Talking Mental Health with Young Adults in Telluride By: Corinne Cavender, Behavioral Health Operations Coordinator For many reasons, talking about mental health is still difficult in our society. Though major strides have been made to reduce stigma, many people, young and old, still struggle with the topic. It is either viewed as too cheesy with… Continue Reading

Suicide Prevention is Everyone’s Business

Suicide Prevention is Everyone’s Business

By Corinne Cavender, Behavioral Health Operations Coordinator Suicide prevention is everyone’s business. That’s why April’s Mental Health Matters KOTO show focused on the topic. With our mountain town mental health issues going mostly under the radar, we brought Robin Slater, LPC, LAC from the San Miguel Sheriff’s Office and Lindsay Wright, LMFT from Telluride Regional Medical Center in to talk to us about suicide and ideas on what… Continue Reading

Keeping Older Adults Living Comfortably at Home: Stories of Support from TCHNetwork

Keeping Older Adults Living Comfortably at Home: Stories of Support from TCHNetwork

By Ruthie Boyd, Marketing Coordinator VISTADoug and the In-Home Assessment Process When Tri-County Health Network received a call in 2019 from Donna, RN, about an older gentleman, Doug, who was experiencing some forgetfulness and isolation, the Palliative team jumped to action and conducted an in-home assessment.  For people like Doug, TCHNetwork conducts an in-home assessment to better understand the situation and the types of care… Continue Reading

“Our Community is Aging:” Palliative Program Volunteers

“Our Community is Aging:” Palliative Program Volunteers

By Ruthie Boyd, Marketing Coordinator VISTA“Jim has become part of my life, and it’s been great. Volunteering has been a wonderful experience, and I want to continue.”Ossie Mera is the Director of Housekeeping at Mountain Lodge and a volunteer for Tri-County Health Network’s Palliative Services program on the side. Volunteers in the Palliative program help residents in San Miguel… Continue Reading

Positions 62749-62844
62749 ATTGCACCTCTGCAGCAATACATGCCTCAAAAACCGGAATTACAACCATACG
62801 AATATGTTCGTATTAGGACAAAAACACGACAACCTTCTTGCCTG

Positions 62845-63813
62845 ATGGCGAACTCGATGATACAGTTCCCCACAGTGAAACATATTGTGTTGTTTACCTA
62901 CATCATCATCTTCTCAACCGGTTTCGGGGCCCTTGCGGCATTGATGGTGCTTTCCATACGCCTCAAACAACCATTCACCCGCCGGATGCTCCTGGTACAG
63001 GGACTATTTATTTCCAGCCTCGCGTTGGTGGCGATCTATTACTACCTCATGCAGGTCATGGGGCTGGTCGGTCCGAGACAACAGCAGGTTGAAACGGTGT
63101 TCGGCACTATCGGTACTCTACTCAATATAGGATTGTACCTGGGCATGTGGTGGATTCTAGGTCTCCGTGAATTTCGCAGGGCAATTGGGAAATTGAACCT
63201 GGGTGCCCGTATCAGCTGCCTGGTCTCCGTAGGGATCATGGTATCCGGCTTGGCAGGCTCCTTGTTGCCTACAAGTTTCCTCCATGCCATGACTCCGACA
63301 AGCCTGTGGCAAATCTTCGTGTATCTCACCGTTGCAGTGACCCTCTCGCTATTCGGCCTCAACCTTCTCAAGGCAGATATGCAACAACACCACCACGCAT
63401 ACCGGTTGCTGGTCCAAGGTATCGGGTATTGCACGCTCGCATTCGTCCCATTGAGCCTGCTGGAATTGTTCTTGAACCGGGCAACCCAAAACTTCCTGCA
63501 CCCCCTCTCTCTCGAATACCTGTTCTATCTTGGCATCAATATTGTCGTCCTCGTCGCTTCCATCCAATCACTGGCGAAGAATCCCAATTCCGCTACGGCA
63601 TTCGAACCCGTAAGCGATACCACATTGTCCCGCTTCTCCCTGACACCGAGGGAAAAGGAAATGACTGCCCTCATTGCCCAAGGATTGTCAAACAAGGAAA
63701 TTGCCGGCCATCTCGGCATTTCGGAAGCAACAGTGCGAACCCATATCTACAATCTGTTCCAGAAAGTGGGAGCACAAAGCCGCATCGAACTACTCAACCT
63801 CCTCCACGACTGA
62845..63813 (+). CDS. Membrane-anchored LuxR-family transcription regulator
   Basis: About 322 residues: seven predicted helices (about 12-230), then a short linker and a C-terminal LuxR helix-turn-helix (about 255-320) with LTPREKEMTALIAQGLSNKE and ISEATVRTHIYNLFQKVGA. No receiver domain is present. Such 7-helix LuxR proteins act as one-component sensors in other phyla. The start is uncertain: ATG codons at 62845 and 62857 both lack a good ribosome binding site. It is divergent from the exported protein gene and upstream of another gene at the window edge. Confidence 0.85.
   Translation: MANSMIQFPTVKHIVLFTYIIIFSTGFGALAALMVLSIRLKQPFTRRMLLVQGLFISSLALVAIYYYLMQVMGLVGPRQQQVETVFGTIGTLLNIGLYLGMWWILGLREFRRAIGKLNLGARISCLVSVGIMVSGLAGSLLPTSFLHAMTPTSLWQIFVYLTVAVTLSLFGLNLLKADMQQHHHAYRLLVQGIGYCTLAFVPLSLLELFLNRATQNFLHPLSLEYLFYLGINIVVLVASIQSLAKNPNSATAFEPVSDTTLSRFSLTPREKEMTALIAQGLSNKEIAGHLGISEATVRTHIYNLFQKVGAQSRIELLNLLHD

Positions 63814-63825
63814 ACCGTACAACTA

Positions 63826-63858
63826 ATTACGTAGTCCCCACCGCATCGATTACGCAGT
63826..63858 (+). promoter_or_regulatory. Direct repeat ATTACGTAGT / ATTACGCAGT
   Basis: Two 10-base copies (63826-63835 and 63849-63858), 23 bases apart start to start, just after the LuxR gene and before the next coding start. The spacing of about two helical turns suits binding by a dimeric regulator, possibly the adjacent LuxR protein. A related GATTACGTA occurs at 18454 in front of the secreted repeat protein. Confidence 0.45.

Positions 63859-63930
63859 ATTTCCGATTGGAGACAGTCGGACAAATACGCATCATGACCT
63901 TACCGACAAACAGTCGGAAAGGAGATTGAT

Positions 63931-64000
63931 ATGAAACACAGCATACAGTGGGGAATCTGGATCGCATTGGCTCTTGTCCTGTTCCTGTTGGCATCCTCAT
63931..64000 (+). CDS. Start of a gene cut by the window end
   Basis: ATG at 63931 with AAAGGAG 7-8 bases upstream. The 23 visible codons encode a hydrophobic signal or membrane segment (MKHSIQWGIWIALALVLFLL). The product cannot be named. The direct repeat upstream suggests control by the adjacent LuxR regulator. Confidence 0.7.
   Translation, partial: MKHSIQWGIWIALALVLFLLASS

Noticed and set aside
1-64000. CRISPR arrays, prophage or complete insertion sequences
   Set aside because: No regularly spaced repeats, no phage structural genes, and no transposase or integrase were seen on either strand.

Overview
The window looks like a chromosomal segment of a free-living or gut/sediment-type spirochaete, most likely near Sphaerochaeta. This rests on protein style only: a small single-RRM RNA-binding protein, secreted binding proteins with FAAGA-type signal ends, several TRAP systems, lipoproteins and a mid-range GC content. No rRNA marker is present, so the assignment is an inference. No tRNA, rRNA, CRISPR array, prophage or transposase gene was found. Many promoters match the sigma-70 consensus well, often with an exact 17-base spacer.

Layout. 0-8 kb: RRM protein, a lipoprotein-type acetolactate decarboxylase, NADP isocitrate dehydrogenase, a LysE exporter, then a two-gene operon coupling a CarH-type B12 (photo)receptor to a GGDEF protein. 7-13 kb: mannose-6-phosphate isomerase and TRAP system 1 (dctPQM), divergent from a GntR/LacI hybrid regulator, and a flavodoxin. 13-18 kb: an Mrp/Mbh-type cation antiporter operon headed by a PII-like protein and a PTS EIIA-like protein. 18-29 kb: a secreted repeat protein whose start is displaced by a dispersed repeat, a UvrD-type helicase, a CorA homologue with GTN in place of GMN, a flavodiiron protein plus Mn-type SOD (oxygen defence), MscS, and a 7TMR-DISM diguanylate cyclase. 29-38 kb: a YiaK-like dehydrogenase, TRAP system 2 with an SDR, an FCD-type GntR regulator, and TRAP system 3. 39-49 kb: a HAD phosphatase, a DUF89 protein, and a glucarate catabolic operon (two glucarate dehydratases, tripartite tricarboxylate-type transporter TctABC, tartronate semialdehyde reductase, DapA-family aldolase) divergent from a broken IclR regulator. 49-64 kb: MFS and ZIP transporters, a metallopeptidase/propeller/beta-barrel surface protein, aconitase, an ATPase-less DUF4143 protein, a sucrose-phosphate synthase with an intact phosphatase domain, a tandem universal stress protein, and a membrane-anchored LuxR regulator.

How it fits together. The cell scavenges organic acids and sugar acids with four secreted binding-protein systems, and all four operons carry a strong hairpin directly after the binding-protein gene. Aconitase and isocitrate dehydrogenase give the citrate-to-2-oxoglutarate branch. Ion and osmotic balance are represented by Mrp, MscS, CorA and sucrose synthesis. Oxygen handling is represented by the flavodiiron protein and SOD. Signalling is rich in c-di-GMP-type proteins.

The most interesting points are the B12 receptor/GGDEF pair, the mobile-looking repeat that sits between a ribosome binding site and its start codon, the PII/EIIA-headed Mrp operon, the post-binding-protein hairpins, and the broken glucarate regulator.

Telluride Medical Center’s Integrated Health Model Combines Behavioral and Physical Health

Telluride Medical Center’s Integrated Health Model Combines Behavioral and Physical Health

By Corinne Cavender, Behavioral Health Operations Coordinator Last month, we highlighted Uncompahgre Medical Center’s integrated care model. For this month’s edition of Mental Health Matters on KOTO, we interviewed Lindsay Wright, LMFT from Telluride Regional Medical Center (TRMC) and learned that integrated health care is not exclusive to the west end of the county. TRMC… Continue Reading

Uncompahgre Medical Center: Innovative Behavioral Health Care an Asset to West End Residents

Uncompahgre Medical Center: Innovative Behavioral Health Care an Asset to West End Residents

By Corinne Cavender, Behavioral Health Operations Coordinator  Your wellbeing is more than physical health. It is a combination of a handful of factors, including your behavioral health. Our partners at the Uncompahgre Medical Center (UMC) are leading the movement of tackling “health” from more than just a physical lens. We recently had the pleasure of interviewing Shelley Fourney, MSW, LCSW from UMC to learn more… Continue Reading

Translate »